This insane story will leave you speechless. I know I am.

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36 Rules Of Life From 'NCIS's' Leroy Jethro Gibbs

Sometimes we all need a smack on the back of the head.
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I have been watching "NCIS" since the show began back in 2003, and season 15 will be airing this September. It is one of the longest running series and for a good reason, even though a lot of your favorite characters die off in the show they somehow still keep it alive. Anyone who has watched an episode or more knows about the infamous Gibbs's rules. Here's the list that we can gather from the many episodes:

Rule 1: "Never let suspects stay together." - revealed in the Season 1 premiere episode, Yankee White (episode).

Rule 2: "Never screw over your partner." - revealed in the Season 4 episode, Blowback (episode). McGee also stated this rule to Ned Dorneget in Need to Know (episode). McGee also mentioned to Abigail Borin in Ships in the Night (episode) that rule number one has been taken twice, showing that he knows that there are two number one rules.

Rule 3: "Always wear gloves at a crime scene." - revealed in "Yankee White."

Rule 4: "Don't believe what you're told. Double check." - again revealed in "Yankee White."

Rule 5: "Never be unreachable." - revealed in the Season 3 episode, Deception (episode) although Gibbs has been known to be intentionally unreachable. The rule was shown in Rule Fifty-One (episode) in the background when Gibbs opens the box.

Rule 6: "The best way to keep a secret? Keep it to yourself. Second best? Tell one other person - if you must. There is no third best." - revealed in the Season 4 episode, Blowback (episode)

Rule 7: "You don't waste good." - revealed in the Season 8 episode, Baltimore (episode).

Rule 8: "Never say you're sorry. It's a sign of weakness." - This rule has been mentioned throughout the series, but it wasn't given a specific number until Flesh and Blood (episode). The rule is also a direct reference to John Wayne's catch phrase in "She Wore A Yellow Ribbon" (John Ford, Director). Wayne said: "Never apologize, mister, it's a sign of weakness." to subordinates in a military situation. DiNozzo notes the connection in Hiatus Part 1 (episode). Mark Harmon's career has paralleled John Wayne's. They both were quarterback of their southern California college football team, both went into acting. (Harmon's father, Tom Harmon, was a Heisman Trophy-winner and actor & announcer as well.) Note: This is continuously told to Tony, Ziva and Tim through a smack to the back of their heads.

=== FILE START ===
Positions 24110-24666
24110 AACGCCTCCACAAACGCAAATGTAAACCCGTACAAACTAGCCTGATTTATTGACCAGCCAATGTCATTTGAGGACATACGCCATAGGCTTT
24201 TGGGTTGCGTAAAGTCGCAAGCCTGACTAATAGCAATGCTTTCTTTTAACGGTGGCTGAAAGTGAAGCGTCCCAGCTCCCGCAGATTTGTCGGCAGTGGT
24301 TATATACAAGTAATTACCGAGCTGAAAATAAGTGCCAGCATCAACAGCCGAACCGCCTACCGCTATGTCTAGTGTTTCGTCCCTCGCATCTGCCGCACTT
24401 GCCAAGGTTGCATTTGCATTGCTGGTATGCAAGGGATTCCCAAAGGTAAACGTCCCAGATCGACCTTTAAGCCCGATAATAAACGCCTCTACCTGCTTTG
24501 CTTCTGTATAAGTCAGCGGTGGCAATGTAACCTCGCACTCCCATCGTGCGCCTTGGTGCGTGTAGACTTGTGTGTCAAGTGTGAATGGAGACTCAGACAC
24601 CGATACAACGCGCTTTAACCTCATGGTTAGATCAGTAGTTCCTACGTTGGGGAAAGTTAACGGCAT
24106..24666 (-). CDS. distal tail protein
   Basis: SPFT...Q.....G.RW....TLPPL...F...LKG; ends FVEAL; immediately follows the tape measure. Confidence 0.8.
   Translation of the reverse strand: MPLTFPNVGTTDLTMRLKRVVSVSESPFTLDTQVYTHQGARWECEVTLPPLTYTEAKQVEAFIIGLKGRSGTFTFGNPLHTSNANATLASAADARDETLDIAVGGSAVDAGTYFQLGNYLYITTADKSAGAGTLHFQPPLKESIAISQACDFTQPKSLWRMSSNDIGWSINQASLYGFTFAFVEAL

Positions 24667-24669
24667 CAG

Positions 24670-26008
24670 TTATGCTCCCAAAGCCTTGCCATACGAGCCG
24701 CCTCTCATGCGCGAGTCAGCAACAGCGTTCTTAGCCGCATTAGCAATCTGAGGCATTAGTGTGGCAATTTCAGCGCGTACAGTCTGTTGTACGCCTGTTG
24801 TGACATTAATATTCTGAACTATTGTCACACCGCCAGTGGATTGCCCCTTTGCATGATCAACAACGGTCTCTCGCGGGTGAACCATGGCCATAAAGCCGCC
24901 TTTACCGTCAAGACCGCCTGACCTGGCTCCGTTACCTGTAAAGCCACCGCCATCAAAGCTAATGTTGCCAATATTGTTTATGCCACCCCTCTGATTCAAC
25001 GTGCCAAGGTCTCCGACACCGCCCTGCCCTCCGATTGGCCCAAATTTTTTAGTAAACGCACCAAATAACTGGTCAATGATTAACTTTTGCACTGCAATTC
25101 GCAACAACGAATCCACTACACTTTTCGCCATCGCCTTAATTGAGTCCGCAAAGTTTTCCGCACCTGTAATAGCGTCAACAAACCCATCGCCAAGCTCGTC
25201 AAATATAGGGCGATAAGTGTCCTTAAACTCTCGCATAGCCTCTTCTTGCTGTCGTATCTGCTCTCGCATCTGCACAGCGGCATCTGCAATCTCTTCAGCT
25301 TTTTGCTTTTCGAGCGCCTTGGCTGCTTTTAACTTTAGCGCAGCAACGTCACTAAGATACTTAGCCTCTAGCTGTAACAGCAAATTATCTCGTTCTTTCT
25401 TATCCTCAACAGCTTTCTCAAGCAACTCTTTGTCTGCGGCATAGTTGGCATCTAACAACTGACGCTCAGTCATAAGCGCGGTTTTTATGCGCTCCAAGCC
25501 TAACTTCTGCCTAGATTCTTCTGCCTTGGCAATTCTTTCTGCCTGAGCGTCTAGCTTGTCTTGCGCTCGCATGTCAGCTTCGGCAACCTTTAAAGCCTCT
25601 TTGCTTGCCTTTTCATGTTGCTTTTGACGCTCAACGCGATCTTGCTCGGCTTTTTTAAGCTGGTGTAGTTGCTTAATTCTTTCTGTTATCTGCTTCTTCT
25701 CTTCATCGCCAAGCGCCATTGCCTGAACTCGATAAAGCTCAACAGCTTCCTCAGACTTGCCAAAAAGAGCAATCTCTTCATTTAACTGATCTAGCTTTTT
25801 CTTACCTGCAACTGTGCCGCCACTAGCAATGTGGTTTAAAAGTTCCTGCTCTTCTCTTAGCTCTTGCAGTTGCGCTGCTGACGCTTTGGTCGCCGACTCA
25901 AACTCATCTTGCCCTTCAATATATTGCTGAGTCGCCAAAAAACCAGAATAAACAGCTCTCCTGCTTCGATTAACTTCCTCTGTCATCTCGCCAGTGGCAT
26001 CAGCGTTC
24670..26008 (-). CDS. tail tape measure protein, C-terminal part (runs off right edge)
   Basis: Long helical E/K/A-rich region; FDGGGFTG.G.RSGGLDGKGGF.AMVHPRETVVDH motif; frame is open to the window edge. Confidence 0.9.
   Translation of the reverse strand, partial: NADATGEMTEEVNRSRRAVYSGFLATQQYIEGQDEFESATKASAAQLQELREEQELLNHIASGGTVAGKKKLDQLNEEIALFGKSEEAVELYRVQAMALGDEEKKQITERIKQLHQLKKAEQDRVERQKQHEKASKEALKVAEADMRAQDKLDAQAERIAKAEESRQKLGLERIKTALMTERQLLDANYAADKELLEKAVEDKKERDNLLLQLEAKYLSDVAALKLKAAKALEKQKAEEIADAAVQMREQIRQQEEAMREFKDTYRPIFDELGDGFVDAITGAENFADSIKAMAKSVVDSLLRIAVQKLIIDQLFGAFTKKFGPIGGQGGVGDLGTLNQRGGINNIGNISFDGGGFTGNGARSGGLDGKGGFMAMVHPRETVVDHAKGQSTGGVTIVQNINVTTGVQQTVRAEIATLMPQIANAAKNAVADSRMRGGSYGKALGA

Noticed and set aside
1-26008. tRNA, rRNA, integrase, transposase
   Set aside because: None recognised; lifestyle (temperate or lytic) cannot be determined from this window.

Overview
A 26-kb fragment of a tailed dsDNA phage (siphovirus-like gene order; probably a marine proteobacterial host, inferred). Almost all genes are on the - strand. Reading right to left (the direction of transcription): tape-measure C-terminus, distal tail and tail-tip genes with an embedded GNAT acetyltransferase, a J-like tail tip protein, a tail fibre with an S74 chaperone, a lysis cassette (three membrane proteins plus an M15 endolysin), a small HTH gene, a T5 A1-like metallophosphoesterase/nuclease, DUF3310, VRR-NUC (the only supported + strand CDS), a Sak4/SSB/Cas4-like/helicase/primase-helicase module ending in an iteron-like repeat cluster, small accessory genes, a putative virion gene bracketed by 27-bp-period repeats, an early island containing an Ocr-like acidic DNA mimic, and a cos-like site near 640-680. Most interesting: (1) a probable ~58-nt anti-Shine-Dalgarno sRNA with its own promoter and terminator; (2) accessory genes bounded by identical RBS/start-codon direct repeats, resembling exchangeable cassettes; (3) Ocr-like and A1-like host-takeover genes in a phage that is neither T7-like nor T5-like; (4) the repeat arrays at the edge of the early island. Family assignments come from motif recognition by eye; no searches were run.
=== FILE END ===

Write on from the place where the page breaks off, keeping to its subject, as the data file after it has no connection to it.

Rule 9: "Always be specific when you lie." - revealed in the Season 1 finale episode, Reveille (episode).

Rule 10: "Never take anything for granted." - revealed in the Season 3 episode, Probie (episode) although Gibbs also quotes it as being "Never assume" during the Season 9 episode, Rekindled (episode).

Rule 11: "Never go anywhere without a knife." - revealed in the Season 1 episode, One Shot, One Kill (episode)although it's sometimes quoted as "Never leave home without a knife" or "Always carry a knife."

Rule 12: "Never get personally involved in a case." - revealed in the Season 7 episode, Obsession (episode) and again referenced by the new SECNAV Clayton Jarvis in the Season 9 premiere episode, Nature of the Beast (episode) as the number one rule in Washington politics.

Rule 13: "When the job is done, walk away." - revealed in the Season 6 episode, Semper Fidelis (episode).

Rule 14: "Never date a co-worker." - revealed in the Season 1 episode, Enigma (episode).

Rule 15: "Never, ever involve lawyers." - revealed in "Collateral Damage." Rule 51 is written on the back of the card containing Rule 13 in "Rule Fifty-One."

Rule 16: "Bend the line, don't break it." - revealed in Anonymous was a Woman (episode).

Rule 17: "Always work as a team." - revealed in Leap of Faith (episode).

Rule 18: "If someone thinks they have the upper hand, break it." - revealed in the Season 8 finale episode, Pyramid (episode).

Rule 19: "Never, ever interrupt Gibbs during an interrogation." - revealed in the Season 14 episode, Privileged Information (episode).

Rule 20: "It's better to seek forgiveness than ask permission." - revealed in Silver War (episode).

Rule 21: "Always look under." - revealed in The Artful Dodger (episode)

Rule 22: "Never ever bother Gibbs in interrogation." - revealed in Smoked (episode).

Rule 23: "Never mess with a Marine's coffee... if you want to live."- revealed during "Forced Entry."

Rule 24: "There are two ways to follow someone. First way, they never notice you. Second way, they only notice you." - Jack Knife (episode) and "Rule Fifty-One."

Rule 25: "When you need help, ask." - revealed during Blood Brothers (episode).

Rule 26: "Always watch the watchers." - revealed in "Baltimore."